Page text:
It gave Lakota people portions of northern Nebraska, half of South Dakota, one-fourth of North Dakota, one-fifth of Montana, and another 20% of Wyoming.
Unilateral withdrawal from all treaties and agreements became policy. America never honored its own. More on that below.
Earlier events led to the 2007 declaration. In 1974, 5,000 International Indian Treaty Council delegates, representing 97 North and South American Indigenous People, signed a Declaration of Continuing Independence.
It was a "Manifesto representing the wisdom of thousands of people, the Ancestors, and the Great Mystery supports the rights of Indigenous Nations to live free and to take whatever actions are necessary for sovereignty."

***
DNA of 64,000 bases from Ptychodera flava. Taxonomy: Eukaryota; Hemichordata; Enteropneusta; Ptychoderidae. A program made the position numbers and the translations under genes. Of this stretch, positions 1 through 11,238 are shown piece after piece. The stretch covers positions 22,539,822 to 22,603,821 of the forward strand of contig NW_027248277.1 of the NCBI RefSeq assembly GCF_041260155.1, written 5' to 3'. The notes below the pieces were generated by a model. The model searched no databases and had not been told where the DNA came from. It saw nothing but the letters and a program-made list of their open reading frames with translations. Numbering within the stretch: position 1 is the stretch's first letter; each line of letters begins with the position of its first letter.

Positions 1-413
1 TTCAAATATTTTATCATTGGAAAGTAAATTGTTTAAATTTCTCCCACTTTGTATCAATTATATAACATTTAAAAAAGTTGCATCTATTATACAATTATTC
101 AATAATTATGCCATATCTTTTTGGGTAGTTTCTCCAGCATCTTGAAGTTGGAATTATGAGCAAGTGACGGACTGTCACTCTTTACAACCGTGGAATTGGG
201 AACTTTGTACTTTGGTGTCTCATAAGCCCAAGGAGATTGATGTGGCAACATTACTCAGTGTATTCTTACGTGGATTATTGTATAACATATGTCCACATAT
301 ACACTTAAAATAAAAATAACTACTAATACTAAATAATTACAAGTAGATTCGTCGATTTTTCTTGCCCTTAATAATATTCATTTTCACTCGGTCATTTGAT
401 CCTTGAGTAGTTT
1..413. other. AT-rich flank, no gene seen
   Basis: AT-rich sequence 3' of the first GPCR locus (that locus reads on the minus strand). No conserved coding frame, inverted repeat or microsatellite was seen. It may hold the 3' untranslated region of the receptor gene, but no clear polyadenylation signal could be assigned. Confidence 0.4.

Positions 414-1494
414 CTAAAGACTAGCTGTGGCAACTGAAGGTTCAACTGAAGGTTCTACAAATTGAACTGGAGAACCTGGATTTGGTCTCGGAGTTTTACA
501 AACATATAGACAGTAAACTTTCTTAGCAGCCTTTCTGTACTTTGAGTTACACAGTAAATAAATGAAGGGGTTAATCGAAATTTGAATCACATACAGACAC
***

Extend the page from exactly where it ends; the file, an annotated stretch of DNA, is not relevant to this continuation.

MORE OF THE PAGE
Numerous elders approved it. They represented ancestors born to live free. They gave delegates two mandates:
(1) Gain international recognition. In September 2007, the UN Declaration of Indigenous Rights affirmed it.
(2) "We must always remember that we were once a free People. If we don't, we shall cease to be Lakota."
The right to return to their original free and independent status was asserted. On December 17, 2007, they declared it formally.
In United States v. Sioux Nation (1980), the Supreme Court upheld a $105 million award to eight Sioux tribes. It was compensation for lost land. It was lawlessly taken.